$6 or $8 a day would be my limit I suggest…

15 - 07 - 08

Maybe if you kept the toll in line with whatever the train fare would be? Discounts for car sharing etc? As I only very occasionally go into Wellington now I’d pay a toll. Whats intersting is the local bodies and regionl councils are still hurtling down the track of continued high rate of growth in Kapiti which I don’t think is really sustainable.

15 - 07 - 08

>But my point is: its Kapiti dwellers that would have to pay that toll every trip, every day.

I’m not convinced that sort of commuting is a normal pattern for Kapiti residents. There are a lot of retired people there, and a growing number of young families working locally. Anyone working in the city would be mad not to take the train, and they’re pretty much full at both rush hours. So how many people would drive every day? I’m guessing not many.

There are plenty of reasons to connect a capital city up to the rest of the country via modern infrastructure: commerce, tourism, movement between regional centers (but not in to or out of the CBD), transport of goods and services (you’re not going to keep Wellington city supplied by freight train, especially when less than 20% of NZ’s freight is carried by rail), etc etc. If you decide that you’re going to rely on a dodgy single carriageway road built in 1940, which runs through the center of Pukerua Bay and Plimmerton and wobbles along the base of a cliff with narrow lanes, AND you’re going to keep adding population, then you’re going to have to get used to a pre-1940s standard of living.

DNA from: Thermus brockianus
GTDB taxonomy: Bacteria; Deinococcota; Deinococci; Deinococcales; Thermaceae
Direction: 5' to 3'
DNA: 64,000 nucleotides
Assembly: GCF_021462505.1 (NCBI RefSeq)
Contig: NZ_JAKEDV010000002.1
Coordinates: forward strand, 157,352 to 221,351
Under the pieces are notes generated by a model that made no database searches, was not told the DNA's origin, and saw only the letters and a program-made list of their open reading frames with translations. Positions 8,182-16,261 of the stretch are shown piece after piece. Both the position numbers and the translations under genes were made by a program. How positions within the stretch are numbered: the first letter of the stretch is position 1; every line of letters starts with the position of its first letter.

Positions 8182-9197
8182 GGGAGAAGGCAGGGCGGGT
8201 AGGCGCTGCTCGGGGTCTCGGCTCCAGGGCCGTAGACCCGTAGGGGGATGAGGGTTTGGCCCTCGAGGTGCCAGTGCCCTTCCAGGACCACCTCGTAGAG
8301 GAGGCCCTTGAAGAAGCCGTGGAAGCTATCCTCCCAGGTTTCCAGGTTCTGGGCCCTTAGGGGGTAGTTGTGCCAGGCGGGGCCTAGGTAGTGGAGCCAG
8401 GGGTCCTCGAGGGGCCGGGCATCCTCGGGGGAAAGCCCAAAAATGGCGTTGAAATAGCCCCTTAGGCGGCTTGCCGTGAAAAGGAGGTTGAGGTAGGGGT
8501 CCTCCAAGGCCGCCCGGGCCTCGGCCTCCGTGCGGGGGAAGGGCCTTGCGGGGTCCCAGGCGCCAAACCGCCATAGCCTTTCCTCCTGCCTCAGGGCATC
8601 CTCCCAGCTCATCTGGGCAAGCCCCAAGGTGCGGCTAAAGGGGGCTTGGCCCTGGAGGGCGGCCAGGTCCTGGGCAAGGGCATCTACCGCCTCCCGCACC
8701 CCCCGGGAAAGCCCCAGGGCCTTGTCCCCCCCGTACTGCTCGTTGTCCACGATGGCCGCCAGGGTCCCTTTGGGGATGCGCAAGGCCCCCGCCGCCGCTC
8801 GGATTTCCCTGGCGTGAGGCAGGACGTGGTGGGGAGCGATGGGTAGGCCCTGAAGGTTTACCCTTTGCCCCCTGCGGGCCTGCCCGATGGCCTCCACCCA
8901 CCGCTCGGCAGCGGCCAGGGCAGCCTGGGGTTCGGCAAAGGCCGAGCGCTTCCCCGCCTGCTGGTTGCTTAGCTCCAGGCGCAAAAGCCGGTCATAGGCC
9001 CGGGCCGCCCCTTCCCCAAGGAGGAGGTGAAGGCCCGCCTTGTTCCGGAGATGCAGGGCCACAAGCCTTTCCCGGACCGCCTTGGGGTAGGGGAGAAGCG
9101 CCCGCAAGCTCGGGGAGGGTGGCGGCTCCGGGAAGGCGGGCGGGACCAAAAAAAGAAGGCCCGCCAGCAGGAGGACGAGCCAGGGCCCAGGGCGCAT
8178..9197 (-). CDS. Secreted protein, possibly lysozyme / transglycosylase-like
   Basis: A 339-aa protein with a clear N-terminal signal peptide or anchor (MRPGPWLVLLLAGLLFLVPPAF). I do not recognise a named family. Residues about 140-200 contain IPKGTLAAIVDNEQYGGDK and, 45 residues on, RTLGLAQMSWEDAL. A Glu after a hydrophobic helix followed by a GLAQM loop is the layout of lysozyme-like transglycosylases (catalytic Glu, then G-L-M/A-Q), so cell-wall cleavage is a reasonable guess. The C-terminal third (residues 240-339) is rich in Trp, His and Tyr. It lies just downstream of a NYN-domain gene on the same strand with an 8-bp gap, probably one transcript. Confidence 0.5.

Europeans “get” this. I lived in Amsterdam for a while and it is often held up as an example of good environmental management. Greenpeace have their HQ there. They have about the same population as Auckland but have a couple of ring motorways and ten or so motorways radiating away from the city. The A4 has about 5 lines each direction for some of its length. Compare with Auckland that has a bit of inner city motorway but is connected to the rest of the country by two single carriageway roads.

15 - 07 - 08

“oh dear. sarcasm never was my strong point: what I really meant was that there would be massive dissention, which I think was your point also. ”

I got the sarcasm. I was just trying to express my opinion that if reason was going to make an appearance in the discussion of to build/not to build, then there would not be much of a discussion because most of the debate on both sides is emotional, and the financials just don’t make sense – particularly in a world where the US is teetering on collapse into the next great depression, the UK might not be far behind, but what the hell, what’s a billion so we can go to the beach?

15 - 07 - 08